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Lee Symon's story

‘Just before this happened at school, my mum and dad had split up so that’s how I was targeted. The headmaster at the primary school said, “Lee needs a male figure in his life” … Mum … was about to go through a divorce … and she was a bit upset and she let me go to his house on weekends. He said it was for extra tuition for school.’

The grooming of both Lee and his mother occurred in the early 1980s, when Lee was 11 years old and in Grade 5 at a Tasmanian state school. The headmaster had never shown any interest in him prior to this point.

The sexual abuse occurred often in a number of different places, primarily on overnight trips. The headmaster would make Lee participate in a strip game and would tongue kiss him. The abuse continued for about a year.

‘I put up with it for a while, then I sort of realised something wasn’t right … Mum said one time, “Oh, are you ready to go?” … and I said, “No. I’m not going, he’s a poofter”. That’s all I told me mum, I didn’t tell her what happened. And I didn’t tell me dad ... anything at all.’

The abuse completely changed Lee’s life. ‘I was a good student at school and then after this happened I didn’t care about school any more. So, I didn’t get a very good education. I finished it in Grade 10.’

In his last year he vandalised the school a number of times. ‘My dad was very angry about it and I couldn’t tell him why I broke into the school … this ruined my relationship with my father. I couldn’t tell him. I was embarrassed.’

Lee was 12 at the time.

In his mid-20s he discovered that the headmaster had changed his name and was tutoring children in town. ‘I wanted to stop him … and that’s when I started talking about it with people.’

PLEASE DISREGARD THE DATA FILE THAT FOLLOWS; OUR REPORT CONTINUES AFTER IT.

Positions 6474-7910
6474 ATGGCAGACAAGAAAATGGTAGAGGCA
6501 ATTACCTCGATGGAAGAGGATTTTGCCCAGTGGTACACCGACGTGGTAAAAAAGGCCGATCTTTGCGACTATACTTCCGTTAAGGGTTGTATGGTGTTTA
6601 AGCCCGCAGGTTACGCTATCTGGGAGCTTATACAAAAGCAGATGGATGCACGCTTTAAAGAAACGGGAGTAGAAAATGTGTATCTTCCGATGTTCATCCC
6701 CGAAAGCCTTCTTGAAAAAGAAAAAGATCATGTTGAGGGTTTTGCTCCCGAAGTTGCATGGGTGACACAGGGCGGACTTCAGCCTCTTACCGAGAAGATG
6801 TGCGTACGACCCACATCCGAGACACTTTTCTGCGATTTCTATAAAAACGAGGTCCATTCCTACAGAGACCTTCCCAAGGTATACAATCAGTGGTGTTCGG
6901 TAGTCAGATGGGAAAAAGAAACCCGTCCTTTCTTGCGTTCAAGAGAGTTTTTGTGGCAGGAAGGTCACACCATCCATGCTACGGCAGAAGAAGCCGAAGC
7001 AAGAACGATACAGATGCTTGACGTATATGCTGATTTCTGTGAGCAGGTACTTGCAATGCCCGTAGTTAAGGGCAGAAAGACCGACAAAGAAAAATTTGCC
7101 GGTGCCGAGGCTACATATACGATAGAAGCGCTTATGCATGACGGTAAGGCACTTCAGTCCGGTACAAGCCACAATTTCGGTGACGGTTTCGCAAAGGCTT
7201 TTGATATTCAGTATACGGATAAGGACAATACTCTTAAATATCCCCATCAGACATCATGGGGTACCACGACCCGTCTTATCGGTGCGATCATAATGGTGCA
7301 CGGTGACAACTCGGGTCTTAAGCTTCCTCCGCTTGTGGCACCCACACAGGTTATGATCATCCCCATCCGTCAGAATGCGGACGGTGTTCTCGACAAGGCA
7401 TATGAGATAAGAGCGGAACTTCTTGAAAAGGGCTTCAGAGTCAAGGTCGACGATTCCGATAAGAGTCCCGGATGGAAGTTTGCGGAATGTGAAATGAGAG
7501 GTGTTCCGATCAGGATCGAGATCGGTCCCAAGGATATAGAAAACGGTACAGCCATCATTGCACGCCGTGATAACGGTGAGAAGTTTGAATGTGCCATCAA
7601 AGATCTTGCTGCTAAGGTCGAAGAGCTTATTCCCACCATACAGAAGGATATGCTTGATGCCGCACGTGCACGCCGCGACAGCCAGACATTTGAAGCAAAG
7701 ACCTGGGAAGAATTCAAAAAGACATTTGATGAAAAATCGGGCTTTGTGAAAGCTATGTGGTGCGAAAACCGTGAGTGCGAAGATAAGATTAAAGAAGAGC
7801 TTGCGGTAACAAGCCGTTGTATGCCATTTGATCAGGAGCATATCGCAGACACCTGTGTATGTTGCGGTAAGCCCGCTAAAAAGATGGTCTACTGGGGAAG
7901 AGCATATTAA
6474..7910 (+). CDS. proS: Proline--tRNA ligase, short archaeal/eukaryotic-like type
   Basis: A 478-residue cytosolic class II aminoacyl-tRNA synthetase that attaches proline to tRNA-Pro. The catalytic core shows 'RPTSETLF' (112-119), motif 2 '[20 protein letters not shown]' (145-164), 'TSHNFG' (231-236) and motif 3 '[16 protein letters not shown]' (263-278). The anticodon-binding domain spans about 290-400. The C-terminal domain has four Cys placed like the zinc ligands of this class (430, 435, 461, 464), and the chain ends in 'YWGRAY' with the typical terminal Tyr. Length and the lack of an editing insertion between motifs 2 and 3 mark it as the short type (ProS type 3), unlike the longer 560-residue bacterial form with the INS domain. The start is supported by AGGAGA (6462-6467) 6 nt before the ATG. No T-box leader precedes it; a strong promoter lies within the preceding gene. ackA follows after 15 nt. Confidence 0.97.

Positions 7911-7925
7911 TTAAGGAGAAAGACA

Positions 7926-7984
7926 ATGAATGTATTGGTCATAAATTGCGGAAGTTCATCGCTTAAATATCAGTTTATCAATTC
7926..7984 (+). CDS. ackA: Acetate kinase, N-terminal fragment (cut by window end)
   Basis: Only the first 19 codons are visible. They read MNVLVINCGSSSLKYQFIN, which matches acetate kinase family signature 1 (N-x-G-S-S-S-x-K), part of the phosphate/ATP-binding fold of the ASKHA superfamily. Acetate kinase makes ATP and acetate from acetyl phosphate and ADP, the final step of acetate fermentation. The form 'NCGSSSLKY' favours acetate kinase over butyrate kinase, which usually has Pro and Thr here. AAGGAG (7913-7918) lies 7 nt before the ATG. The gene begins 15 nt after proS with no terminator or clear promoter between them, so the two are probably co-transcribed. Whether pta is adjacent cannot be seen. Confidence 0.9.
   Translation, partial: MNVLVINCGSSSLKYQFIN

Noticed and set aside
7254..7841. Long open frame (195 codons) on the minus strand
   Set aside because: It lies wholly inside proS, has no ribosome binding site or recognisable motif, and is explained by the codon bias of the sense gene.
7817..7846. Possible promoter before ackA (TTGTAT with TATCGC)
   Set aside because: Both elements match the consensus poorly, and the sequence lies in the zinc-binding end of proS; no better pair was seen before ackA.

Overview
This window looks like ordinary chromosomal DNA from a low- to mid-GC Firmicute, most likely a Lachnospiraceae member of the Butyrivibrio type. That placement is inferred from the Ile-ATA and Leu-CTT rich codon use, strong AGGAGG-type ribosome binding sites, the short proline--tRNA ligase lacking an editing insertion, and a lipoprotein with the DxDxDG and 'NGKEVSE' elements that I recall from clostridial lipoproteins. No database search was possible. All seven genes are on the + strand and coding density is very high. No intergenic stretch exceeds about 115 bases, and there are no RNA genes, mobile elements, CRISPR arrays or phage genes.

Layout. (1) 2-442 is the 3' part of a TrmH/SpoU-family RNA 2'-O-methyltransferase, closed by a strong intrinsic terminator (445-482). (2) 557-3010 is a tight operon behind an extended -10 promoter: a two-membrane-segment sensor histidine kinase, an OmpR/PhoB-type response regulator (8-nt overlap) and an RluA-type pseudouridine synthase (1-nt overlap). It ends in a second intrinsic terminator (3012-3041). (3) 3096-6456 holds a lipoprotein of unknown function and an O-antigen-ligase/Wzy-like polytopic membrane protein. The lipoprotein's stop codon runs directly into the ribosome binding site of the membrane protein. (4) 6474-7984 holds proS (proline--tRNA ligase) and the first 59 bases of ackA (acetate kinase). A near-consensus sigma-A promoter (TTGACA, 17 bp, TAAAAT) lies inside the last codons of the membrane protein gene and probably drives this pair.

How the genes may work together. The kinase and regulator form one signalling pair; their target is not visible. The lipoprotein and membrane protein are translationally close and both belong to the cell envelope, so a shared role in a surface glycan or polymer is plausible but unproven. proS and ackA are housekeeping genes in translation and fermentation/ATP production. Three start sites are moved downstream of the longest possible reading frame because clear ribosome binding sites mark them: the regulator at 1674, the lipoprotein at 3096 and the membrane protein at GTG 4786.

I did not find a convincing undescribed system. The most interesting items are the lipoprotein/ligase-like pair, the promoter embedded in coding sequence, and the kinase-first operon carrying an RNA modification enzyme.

Around the same time, Lee was asked by the unemployment office why he was unable to stay in a job.

‘I told the person at Centrelink about what happened when I was a kid and I said, “Look, this is causing me trouble. I’m having troubles with depression and things like that”. And that’s when they got me to speak to a counsellor and she actually helped me charge the headmaster.’

The counsellor organised an interview with police and Lee gave a statement. In due course six more people came forward with the same sort of stories. Lee believes ‘they were worse … I think he’d gone further with the other kids’.

The headmaster was charged and the court case began but halfway through the man died. Lee and the others still received victims of crime compensation though, because of the similarity and number of their stories.

‘After this court case … I bought a house and got married because I felt a bit more [settled].’

His marriage has now ended but it lasted for many years and produced a child he’s very proud of.

The impacts of the abuse have been significant. Lee has suffered with depression for many years, had periods of self-harming and frequent thoughts about suicide.

‘I used to cut my wrists. That was the first thing I think that happened after the headmaster. I used to cut my wrists to see how much I could cut them, and I sort of wanted to die but I couldn’t cut my wrists enough.’

He has used marijuana for years and been charged with drink driving many times. The last time he was sentenced to jail.

Lee suffered extensive injuries in an alcohol-related accident and lives with constant pain and restricted abilities. He is now on a disability pension. ‘I think that’s taken a lot of stress away. Getting the disability pension has helped me a lot.’

Having that regular income means Lee can help his mother financially and feel as though he is repaying her for her continual support over the years.

‘Things are the best they’ve been for a long time. I’ve had two good times through my life and that was when me and my son used to go riding trail bikes – that was the best time I’ve ever had – and then at the moment because of my pension and I’ve been able to help Mum a little bit that makes me feel good too … If I could repay the help she’s given me …’

Lee is interested in pursuing the Tasmanian Department of Education for compensation. He still becomes depressed when he thinks about the lost opportunities in his life.

‘The problem with it is, I don’t know what I would have been like if it never happened. Like, I could have done heaps better … but I’ll never know.’

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